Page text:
The end of the Easter holidays – fallen cherry blossom on the tennis court where the boys played with their friends. If I were a poet I’d attempt a Haiku, but as I’m not, this photo will have to do.
I’ve got a parasite! Woo-hoo!
Ok this may not be a typical response to getting a parasite, but I promise you this is not looking on the bright side gone mad, nor have I completely taken leave of my senses. This is not a typical parasite. It is the attractive, unusual and perhaps slightly sinister looking purple toothwort Lathraea Clandestina, and technically I don’t have the parasite, the willow “fedge” (fence / hedge – click here) around the tree-house does.
Spring is really springing. It is cold, and periodically wet. There is hail, and winds, and some days it looks like winter is coming back with a vengeance, but it’s just a temporary illusion. We are definitely winning. The tulips are out, the late daffodils too (the earlies are packing up already), and blossom is well, blossoming. It is all burgeoning, as Carol Klein would rightly say. I love it all, but I think I love the greens the most.
The one thing that has survived, and perhaps even enjoyed the floods is the rhubarb. The crown is just proud of the water level so it didn’t rot off, and rhubarb is legendary for its love of water. I remember my father saying that in his experience rhubarb even liked being watered in the rain. He may have been exaggerating a little bit.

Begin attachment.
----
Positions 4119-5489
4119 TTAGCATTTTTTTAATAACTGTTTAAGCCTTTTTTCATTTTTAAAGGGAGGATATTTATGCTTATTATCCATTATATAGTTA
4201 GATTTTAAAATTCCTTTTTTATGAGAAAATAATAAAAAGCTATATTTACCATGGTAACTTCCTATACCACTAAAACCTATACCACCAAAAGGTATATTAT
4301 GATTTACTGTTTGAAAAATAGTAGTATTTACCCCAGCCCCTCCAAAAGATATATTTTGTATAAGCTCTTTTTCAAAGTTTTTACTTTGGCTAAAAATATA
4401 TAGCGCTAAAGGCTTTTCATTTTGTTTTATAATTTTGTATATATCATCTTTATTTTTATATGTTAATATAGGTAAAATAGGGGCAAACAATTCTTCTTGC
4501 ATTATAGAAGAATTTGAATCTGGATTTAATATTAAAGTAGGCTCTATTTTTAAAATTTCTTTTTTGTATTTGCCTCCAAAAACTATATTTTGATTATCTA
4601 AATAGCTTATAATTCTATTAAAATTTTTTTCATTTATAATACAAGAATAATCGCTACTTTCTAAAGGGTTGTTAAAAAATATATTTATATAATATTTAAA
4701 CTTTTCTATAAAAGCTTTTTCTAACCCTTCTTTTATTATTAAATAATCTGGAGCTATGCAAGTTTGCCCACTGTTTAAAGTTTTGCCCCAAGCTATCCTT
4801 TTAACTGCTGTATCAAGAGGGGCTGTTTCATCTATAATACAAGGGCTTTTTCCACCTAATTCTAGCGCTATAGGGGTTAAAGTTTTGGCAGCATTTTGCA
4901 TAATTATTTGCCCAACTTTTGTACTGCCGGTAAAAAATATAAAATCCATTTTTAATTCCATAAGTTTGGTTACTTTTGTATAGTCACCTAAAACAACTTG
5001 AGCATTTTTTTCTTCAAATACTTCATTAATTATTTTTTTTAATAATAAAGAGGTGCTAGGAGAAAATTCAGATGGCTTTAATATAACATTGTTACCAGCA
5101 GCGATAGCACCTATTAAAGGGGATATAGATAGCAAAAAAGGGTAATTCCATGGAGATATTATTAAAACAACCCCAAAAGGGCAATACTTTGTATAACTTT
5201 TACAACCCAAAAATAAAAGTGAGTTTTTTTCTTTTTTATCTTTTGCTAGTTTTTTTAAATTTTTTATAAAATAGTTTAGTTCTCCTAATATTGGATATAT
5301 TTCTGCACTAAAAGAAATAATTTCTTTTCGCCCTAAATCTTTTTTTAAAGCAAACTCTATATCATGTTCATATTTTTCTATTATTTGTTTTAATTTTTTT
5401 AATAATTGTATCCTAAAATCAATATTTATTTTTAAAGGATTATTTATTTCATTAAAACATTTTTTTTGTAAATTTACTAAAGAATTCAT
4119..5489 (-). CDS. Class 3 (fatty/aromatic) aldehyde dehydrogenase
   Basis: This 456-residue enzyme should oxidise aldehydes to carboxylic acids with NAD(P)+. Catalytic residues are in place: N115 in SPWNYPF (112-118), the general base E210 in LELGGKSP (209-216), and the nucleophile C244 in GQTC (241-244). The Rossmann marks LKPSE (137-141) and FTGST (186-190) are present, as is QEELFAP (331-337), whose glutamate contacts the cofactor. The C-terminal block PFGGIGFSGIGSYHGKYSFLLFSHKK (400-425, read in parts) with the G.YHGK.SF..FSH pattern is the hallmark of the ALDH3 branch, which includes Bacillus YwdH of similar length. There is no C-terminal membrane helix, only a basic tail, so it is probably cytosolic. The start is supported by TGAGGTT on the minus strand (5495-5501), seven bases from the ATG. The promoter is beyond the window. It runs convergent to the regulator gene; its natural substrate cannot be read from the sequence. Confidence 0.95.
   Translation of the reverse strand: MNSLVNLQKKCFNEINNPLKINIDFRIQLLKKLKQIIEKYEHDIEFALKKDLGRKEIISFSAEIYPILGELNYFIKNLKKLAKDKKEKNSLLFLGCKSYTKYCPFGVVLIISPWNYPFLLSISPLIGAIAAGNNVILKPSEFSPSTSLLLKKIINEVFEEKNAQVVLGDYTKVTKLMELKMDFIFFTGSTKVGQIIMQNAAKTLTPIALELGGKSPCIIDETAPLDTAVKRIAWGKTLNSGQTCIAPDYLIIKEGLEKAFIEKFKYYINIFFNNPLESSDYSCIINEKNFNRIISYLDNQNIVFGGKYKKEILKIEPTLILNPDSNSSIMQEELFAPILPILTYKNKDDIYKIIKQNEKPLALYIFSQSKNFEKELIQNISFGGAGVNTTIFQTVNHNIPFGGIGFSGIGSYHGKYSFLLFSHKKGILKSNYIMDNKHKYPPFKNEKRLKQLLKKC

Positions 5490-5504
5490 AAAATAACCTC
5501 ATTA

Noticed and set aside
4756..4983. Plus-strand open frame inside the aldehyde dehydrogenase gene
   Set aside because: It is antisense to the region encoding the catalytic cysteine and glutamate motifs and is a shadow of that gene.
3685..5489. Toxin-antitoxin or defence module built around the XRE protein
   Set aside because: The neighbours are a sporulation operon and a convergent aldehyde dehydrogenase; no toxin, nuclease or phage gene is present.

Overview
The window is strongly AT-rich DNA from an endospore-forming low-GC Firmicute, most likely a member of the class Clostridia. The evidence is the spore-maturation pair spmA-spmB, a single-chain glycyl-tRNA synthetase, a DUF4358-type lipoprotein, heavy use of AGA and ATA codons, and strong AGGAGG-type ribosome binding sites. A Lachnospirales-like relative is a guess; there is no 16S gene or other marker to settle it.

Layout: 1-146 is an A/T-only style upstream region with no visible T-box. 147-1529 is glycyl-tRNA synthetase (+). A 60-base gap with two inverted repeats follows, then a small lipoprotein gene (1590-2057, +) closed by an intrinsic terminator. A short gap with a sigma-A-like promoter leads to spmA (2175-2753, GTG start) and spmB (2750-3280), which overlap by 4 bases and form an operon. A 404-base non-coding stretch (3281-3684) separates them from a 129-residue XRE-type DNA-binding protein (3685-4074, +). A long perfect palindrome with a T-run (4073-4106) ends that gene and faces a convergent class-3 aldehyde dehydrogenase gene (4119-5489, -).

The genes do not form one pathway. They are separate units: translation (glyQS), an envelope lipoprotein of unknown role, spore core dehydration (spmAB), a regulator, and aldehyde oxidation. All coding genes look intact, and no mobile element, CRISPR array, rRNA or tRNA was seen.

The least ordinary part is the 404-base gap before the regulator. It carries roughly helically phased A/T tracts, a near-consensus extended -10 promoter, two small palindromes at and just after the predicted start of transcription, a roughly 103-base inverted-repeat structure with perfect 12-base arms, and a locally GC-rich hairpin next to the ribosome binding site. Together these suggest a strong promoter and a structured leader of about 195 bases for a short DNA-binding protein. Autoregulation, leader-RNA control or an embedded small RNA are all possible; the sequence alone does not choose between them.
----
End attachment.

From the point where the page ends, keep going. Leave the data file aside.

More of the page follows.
It’s been a beautiful day. The mist burned away by 9 o-clock, and since then the sun has been beaming down on upon us from a perfectly blue sky such as children would paint. It has been a day for being out in the garden, which means that once the sun goes down, and the children have too, I will be condemned to hours on the computer to finish my work, but it will have been worth it.
Today is the 1st of March (you probably noticed), Saint David’s day. Saint David is the patron saint of Wales, land of song, rugby, daffodils, leeks, welsh cakes and bara brith.
Above the winter bulbs, and the hellebores, are the flowering shrubs. This being a limey, chalky garden I don’t have any of the witch-hazels that I admire in books. Instead I have viburnum, sarcococca, mahonia, and the odd solitary rose bud in a protected nook against a house wall. This last never looks quite right, or happy, in January, and will never open even if picked and brought inside.
Ours is not a garden of winter flowers. I still find it beautiful in winter, but that is great part due the plant forms, dead, alive, with or without leaves, that fill it. Structure helps it at this time of the year too. It’s (very, very) far from being a perfectly constructed garden. In many ways it’s a bit scruffy, and in many ways, so is its owner. It is however an attractive scruffiness, at least in the case of the garden, that works in this rural setting, and gives due place to both the plants and man-made structures (stone labyrinth, hedge enclosures, rose arbour) that give it shape.
The aconites are back! Even in bud they make my heart jump, because they are already beautiful, and because of the promise of what is to come.
The bird-gang have discovered the “pond” that the rain has made at the bottom of the garden. It was only a matter of time I suppose. The hens, of course, are singularly unimpressed. They skim the edges of it to get to the rich bug pickings in the flower beds, looking rather put out. The ducks and geese however, are in water-fowl heaven.